Remarkable advances in understanding of the pathophysiology of acute, life-threatening disorders have occurred in the past several decades. However, there are too few clinical investigators who can translate these research findings into improved care, making it critical to create and maintain a cadre of emergency care clinician-scientists. Innovative programs are needed to identify, train, and support such individuals. Vanderbilt has an extremely successful history in developing the careers of clinician-scientists. One such program is the Vanderbilt Emergency Medicine Research Training Program, a K12 program funded in 2011 to develop clinician-scientists in emergency care. Of the 7 Scholars in this program, 3 have successfully obtained external K23 funding, and 3 have K23 applications under review or in preparation in 2015. In response to RFA-HL-16- 019, we propose to extend our successful K12 program by leveraging: 1) a dedicated and senior mentorship team; 2) a diverse Scholar roster; 3) strong collaboration between the Departments of Medicine, Emergency Medicine, and Psychiatry, and the School of Nursing, all located on a single campus; 4) an environment with a rich history of highly successful clinical-scientist training and career development; 5) a robust infrastructure for clinical and translational research; and 6) strong institutional support. We propose to recruit a total of 6 clinician-scientists who have completed residency (or those with PhDs or equivalent training) and who show exceptional aptitude for successfully pursuing an academic research career. The program will concentrate on developing expertise in 3 core areas: acute cardiopulmonary emergencies, the neurobiology of acute psychiatric illness, and patient-centered emergency nursing. The Program Directors, Alan B. Storrow, MD and Thomas J. Wang, MD, have assembled a team of experts in each focus area who are currently engaged in successful academic research and who have devoted their careers to training and mentoring new investigators. Both early-career (Mentors-in-Training) and senior investigators (Primary Research Mentors) will combine with experts in career development (Academic Mentors) to support the Scholars toward independent careers in emergency care research.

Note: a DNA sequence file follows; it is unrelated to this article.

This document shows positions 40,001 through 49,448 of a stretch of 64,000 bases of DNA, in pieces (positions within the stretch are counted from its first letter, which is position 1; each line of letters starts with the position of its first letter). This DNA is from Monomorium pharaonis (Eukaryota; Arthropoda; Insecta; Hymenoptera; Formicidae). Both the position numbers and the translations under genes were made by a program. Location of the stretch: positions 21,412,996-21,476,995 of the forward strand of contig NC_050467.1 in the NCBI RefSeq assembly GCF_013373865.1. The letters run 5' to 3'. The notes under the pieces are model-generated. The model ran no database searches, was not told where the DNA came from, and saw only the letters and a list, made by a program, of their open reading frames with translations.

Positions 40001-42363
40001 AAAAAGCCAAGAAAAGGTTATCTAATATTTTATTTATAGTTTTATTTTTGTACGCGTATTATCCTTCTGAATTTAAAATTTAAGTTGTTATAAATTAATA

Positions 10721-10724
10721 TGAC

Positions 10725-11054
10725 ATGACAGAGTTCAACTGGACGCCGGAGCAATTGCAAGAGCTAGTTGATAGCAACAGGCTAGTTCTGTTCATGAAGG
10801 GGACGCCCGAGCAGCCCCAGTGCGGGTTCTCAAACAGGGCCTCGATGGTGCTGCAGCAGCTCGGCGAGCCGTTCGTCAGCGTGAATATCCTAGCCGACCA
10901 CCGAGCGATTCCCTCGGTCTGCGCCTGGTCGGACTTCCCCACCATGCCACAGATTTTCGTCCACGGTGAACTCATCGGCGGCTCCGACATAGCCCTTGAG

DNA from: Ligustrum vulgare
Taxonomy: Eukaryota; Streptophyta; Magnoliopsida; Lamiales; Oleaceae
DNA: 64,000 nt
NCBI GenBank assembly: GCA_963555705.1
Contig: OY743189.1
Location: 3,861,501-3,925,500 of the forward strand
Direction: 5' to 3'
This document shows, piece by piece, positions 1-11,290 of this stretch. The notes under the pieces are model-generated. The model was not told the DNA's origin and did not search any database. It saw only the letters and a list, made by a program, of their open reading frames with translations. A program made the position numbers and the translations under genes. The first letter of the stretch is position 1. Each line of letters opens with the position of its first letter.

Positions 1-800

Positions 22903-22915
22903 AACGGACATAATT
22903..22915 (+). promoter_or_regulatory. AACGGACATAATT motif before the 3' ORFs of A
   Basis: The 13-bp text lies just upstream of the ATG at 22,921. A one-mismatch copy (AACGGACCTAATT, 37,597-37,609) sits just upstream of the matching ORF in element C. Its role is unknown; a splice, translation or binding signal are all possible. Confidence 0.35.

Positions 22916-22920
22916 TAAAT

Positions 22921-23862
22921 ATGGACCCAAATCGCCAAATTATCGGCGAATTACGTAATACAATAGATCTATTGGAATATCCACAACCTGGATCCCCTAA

While incredible advances in the care of acutely ill and injured patients have occurred in past decades, there is growing national concern that expert emergency care clinical investigators who can translate new research findings to practice are insufficient in number. We propose a career development program to train a new generation of scientists to address the compelling public health challenges in the management of acute heart, lung, and mental health illness, as well as patient-centered emergency nursing.